Release of Dust Suppressant Additives as Oil Mist or Vapor During Cotton Carding

S.P. Hersh, S.K. Batra and W. Udomkichdecha


In an evaluation of five additives commonly applied to cotton as dust suppressants, the amounts of additive released into the atmosphere as an oil mist or vapor during carding have been measured. The additive concentrations were influenced by the type and amount of additive applied and the fineness of the cotton. When applied to a high micronaire (5.4) cotton, the four examined additives containing a mineral oil plus surfactant yielded no detectable mist (i.e., <10 µg/m3 or 8 parts/billion) below application levels of 1.0%. Of the three of these additives evaluated on the low microniare (4.1) cotton, the add-on threshold of one remained 1% and that of the others decreased to 0.8% and 0.4%. For the one pure mineral oil evaluated, the threshold add-ons were about 0.5% and 0.3% for the high and low micronaire cottons, respectively. Thus, even if oil mists were found to present a health risk, dust suppressant additives can be selected which would emit no detectable mist at effective add-on levels.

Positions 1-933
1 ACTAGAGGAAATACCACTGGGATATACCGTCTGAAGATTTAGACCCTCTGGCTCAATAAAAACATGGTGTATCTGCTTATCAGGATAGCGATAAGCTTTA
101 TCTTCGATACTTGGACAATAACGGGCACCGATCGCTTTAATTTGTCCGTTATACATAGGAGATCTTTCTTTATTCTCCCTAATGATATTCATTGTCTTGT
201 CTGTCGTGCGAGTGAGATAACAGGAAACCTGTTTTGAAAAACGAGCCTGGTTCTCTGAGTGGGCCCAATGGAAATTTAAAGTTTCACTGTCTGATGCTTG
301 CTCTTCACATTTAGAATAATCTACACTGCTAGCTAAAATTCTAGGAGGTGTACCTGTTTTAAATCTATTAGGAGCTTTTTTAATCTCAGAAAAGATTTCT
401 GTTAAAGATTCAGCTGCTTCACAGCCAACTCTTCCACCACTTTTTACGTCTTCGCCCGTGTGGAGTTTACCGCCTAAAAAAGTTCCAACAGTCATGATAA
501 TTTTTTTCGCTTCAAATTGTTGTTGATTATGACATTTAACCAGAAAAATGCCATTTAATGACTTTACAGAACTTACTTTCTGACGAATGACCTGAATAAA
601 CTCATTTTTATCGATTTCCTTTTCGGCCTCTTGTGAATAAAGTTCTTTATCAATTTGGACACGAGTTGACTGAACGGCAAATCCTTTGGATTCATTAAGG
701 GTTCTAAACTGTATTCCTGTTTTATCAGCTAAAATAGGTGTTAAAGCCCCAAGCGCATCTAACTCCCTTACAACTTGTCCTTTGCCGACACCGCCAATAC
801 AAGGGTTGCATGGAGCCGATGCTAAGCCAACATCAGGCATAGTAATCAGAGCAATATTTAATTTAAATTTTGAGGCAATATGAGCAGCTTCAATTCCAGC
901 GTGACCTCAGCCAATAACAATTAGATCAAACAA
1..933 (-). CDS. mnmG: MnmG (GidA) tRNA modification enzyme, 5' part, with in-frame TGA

Reprinted from Proceedings of the 1983 Beltwide Cotton Dust Conference pp. 130 - 134
©National Cotton Council, Memphis TN

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Document last modified Sunday, Dec 6 1998